After racking up nearly $1 billion in losses from its last foray into handsets, one would think that Amazon would have had enough. But it appears that it is at it again, but for a totally different reason: India’s e-commerce market.
According to Gadgets 360, Amazon is developing another Android device, nicknamed “Ice”, but this time at the other end of the price spectrum. One of the Ice devices in the pipeline features a 5” to 5.5” screen with 2GB RAM, 16GB of storage, Snapdragon 435 and a cracking price to match at around $93. The Ice device is fully Google compliant, with its ecosystem installed and set by default, but I am pretty sure that at least Amazon’s core e-commerce apps will also be installed.
Amazon’s last set of results showed a big dent in profitability in its overseas operations that I think can be largely put down to its determination not to lose India as it lost China. Alibaba wiped the floor with Amazon (and Walmart) in China, and with developed markets maturing, Amazon’s long-term growth is at least partially dependent on history not repeating itself in India.
In the Indian market, Amazon is the underdog with around 23% market share compared to Flipkart (35%) and Snapdeal (15%). However, it is by far the best financed, and if it comes to a last-man-standing battle, it is likely to win. However, Softbank, the backer of Flipkart, is keen for it to merge with Snapdeal which, if perfectly executed, would give the combined entity 50% share. According to RFM’s rule, to become the go-to place to transact, a marketplace must have at least 60% market share or be at least double the size of its nearest rival. The Flipkart/Snapdeal combination could be enough to see off Amazon.
But never one to back down from a fight, Amazon has a trick up its sleeve.
I have long believed that the internet in India has very little to do with fixed (like developed markets) and everything to do with mobile (like China). Consequently, the Ice device portfolio could serve as a way to encourage users to do their online shopping with Amazon rather than Flipkart or Snapdeal.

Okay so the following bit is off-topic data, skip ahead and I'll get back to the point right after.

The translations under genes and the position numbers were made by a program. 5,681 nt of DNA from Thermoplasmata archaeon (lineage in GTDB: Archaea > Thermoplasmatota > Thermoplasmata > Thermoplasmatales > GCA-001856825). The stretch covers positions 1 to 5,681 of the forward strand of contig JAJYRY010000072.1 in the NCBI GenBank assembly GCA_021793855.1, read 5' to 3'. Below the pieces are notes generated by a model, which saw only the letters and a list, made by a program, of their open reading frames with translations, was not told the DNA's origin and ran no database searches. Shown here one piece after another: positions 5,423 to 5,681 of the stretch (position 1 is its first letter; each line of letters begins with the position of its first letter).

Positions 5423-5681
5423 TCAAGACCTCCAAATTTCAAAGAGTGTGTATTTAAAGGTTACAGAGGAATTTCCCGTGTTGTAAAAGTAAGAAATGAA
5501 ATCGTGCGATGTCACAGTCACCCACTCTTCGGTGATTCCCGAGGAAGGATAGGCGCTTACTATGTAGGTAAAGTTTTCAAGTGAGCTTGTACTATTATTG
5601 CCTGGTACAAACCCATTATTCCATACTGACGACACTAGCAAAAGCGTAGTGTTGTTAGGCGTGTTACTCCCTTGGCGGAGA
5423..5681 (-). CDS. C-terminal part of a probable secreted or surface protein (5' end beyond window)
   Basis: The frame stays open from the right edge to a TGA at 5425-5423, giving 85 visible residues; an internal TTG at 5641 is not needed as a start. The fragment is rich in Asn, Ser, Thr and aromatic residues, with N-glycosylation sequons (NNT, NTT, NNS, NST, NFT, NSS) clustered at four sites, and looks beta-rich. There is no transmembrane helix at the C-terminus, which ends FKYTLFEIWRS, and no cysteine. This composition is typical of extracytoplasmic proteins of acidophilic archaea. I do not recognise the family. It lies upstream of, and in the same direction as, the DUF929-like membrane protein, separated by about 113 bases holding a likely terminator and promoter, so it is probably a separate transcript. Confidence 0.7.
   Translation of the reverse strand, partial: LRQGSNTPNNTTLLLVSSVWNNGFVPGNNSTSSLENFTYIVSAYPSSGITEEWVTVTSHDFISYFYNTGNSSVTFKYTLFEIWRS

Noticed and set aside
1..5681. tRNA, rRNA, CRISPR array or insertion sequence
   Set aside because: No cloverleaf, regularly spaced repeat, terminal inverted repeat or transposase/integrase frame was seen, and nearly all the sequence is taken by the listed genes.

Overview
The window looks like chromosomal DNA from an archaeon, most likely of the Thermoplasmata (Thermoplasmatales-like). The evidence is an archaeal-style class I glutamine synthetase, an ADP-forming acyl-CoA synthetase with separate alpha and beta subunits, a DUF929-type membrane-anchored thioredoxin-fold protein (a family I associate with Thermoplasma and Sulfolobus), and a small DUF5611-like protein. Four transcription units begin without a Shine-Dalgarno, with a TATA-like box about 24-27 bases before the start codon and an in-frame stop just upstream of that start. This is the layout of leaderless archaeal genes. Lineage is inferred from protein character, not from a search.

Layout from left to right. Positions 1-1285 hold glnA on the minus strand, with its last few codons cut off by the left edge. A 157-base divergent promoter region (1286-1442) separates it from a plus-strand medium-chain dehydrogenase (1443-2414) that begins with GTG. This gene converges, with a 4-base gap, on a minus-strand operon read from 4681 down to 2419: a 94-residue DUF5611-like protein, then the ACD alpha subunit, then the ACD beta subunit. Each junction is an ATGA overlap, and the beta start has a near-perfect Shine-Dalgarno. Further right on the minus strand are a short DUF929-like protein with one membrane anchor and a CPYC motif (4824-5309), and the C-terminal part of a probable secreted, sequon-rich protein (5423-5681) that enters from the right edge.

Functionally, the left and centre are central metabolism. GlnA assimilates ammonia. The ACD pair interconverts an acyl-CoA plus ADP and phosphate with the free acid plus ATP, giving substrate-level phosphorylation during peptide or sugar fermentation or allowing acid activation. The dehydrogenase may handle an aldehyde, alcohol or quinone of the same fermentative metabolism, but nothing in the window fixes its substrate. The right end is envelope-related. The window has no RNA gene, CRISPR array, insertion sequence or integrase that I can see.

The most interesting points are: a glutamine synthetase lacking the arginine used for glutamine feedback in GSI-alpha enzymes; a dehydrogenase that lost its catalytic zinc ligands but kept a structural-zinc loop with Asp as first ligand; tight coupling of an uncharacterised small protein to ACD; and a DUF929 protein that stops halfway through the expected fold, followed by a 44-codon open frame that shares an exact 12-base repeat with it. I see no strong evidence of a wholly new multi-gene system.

Google has no e-commerce offering to speak of, so Amazon can produce Google ecosystem devices (which Indian users demand) and at the same time install its shopping apps, optimize them and set them by default. Studies have shown time and again that having apps preinstalled leads to them working better and being used more, even if they are not as good as other apps that need to be downloaded (e.g. Apple Maps).
Hence, I can see Amazon selling Ice devices at 0% gross margins in order to win over more affluent Indian users to its shopping proposition at the expense of Flipkart et al. This is exactly the strategy that it uses with Fire tablets and Kindle, with the money being made on the content sold over the device. The Ice example looks no different, except that the strategy here is to gain share in e-commerce before Flipkart can reach an unassailable position through consolidation.
This is why Flipkart has to act promptly to consolidate Snapdeal – the longer it delays, the more share Amazon is likely to gain and the harder it will be to become twice Amazon’s size. Amazon’s strategy to control the primary device from which Indians will do their online shopping, only increases the urgency for it to act, and act fast. Winter is coming.